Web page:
screencap of ShushThatNoise plugin in action

Testing plugin: ShushThatNoise

Downloadable via the WordPress plugin repository: ShushThatNoise – Ignorant Comment Hider, only compatible with WP3.01.

Hide unwanted comments without deleting them. Edit the comment and wrap the offending text in [shush][/shush].
(Example: [shush]FIRST!!![/shush])

Readers can choose to read the hidden comment by clicking on the “Show” link.
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Migrating a HUGE WordPress blog

A flock of birds is moving across the background of a big bank of cloud against a bright blue sky - WordPress logos accompany them, and the text *Migrating WordPress to a New Server* has been added to the pictureFor the last few days, I have been following the instructions in this post by Dennis Howlett: How to migrate a monster WordPress blog.

This method is only needed if you don’t have full server access to take a MySQL dump and a wp-content dump in order to migrate a blog using PHPMyAdmin or equivalent.
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an icon for articles about blogging - it displays a thumbtacked post-it note saying *Blog*

Coming soon: WordPress 3.0

wordpress.org logoThe Big New Upgrade is now in Beta-1 testing. I’m going to be installing the beta on a test blog next week (school holidays really cut into hackfest time) and seeing how it plays. Of course, they may well be up to Beta-2 testing by then.

The new features to look forward to:

  • WordPress and WordPress MU (multi-user) have merged, so that multiple blogs will be easy to run from a single install. So far this is not yet an automated process, but the idea is that once 3.0 is in general release this will be easy-peasy to manage. This should make it especially easy to integrate custom social networks around a WordPress install while still having an uncluttered main blog as the front page.
  • Custom menus are going to be available. I’m curious to see just how many options are configurable here.
  • Custom post types – this will essentially add a more Tumblr-like posting facility right out of the box, and should allow lots more options for theme designers with regard to both styling each post type and adding new post-types via functions.php. It’s also going to make it a lot easier for website producers to teach clients how to post their own content optimally-formatted with these options built-in – custom fields should now be incorporated into an intuitive menu for each post type instead of being a more complicated add-on option.

I’d be most interested to hear from anybody playing around with the Betas.

No reader’s comments display in your sidebar? Do you want more comments or not?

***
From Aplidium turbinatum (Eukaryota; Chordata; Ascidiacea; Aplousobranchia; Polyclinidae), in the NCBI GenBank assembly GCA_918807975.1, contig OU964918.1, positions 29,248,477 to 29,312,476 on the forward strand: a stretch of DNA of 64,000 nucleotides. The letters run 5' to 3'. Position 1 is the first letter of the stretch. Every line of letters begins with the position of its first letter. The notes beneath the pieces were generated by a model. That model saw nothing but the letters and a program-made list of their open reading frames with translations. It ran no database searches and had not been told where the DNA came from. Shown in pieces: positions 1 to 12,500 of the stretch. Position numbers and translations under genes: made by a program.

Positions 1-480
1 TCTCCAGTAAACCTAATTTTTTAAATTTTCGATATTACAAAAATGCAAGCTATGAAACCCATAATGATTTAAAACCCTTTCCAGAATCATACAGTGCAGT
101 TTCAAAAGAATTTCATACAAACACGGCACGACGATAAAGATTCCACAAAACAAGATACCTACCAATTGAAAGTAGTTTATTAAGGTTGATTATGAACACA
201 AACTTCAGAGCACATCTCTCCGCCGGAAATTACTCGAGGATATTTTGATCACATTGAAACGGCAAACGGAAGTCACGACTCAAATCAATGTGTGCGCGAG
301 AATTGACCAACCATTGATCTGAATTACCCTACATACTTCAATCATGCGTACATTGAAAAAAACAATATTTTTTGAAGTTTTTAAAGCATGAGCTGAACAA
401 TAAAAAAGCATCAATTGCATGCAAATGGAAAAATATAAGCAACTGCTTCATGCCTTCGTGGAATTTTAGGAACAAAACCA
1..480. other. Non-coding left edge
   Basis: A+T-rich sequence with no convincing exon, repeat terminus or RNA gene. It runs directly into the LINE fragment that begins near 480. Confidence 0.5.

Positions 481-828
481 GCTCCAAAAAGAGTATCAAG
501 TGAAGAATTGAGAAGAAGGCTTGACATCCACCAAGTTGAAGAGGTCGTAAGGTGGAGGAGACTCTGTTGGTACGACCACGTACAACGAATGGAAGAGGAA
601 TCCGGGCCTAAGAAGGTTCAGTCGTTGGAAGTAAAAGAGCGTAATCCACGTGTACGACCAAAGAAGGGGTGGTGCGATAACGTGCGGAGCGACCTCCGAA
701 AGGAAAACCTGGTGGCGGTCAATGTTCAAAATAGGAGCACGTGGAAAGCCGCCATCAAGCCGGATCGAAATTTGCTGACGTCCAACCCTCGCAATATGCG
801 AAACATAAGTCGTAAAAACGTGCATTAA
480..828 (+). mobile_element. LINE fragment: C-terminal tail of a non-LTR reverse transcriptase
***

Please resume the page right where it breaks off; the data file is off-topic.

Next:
a small fluffy puppy glowers at the cameraI don’t understand why anyone who blogs would not have some sort of “Latest Comments” widget in the sidebar, but it appears that quite a few don’t. I wonder if they realise that this might be why they don’t get as many comments on every post as they might like?

I find that on sites without a comments widget the discussions on older posts just wither away as new posts take the sweet spot at the top of the front page. With a comments widget, people can see that a discussion is ongoing on a post they’ve already read and perhaps commented on, and are encouraged to check those latest comments and maybe add more to the discussion. Without a comments widget, they have to want to revisit that post they’ve already read just on the offchance that new comments have been added. How many of the readers are going to do that?

Sure, they could subscribe to the blogs Comments RSS feed, or maybe just the specific Comments feed for that post if they are tech-savvy enough, but how many do? I generally don’t follow comments by RSS, the option just doesn’t appeal. If someone like me who follows hundreds of Posts feeds by RSS isn’t generally going to click on a post’s Comments feed, how many others do you think are going to do it?
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Dictionary plugin

picture of a generic dictionaryI’ve added a dictionary plugin so that I can go mad with acronyms, initialisms and jargon to my heart’s content and still let newbie webtech readers understand what I’m going on about – I’d appreciate some accessibility testing from those using screen readers. I think it needs some better styling to indicate which words have a dictionary link for a start.

Here’s some of the terms that I have defined:

  • SEO
  • Information Architecture
  • HTML
  • JPEG
  • CSS

How does that work for you, dear readers?

Upgraded to WordPress 2.9

wordpress.org logoSo far pretty slick. It doesn’t seem to have broken any of the multimedia plugins and I’m enjoying some of the new features – the theme editor that remembers where you were at last save is long overdue!

As per major new release SOP, there’s an announcement post listing all the new features for 2.9 up at the WordPress Dev Blog (video too).

P.S. Heh, I just added a new category for “wordpress” all in lower case – and the category list autocorrected that to the official capitalised “WordPress”! Warms the cockles of my pedantic little heart, that does.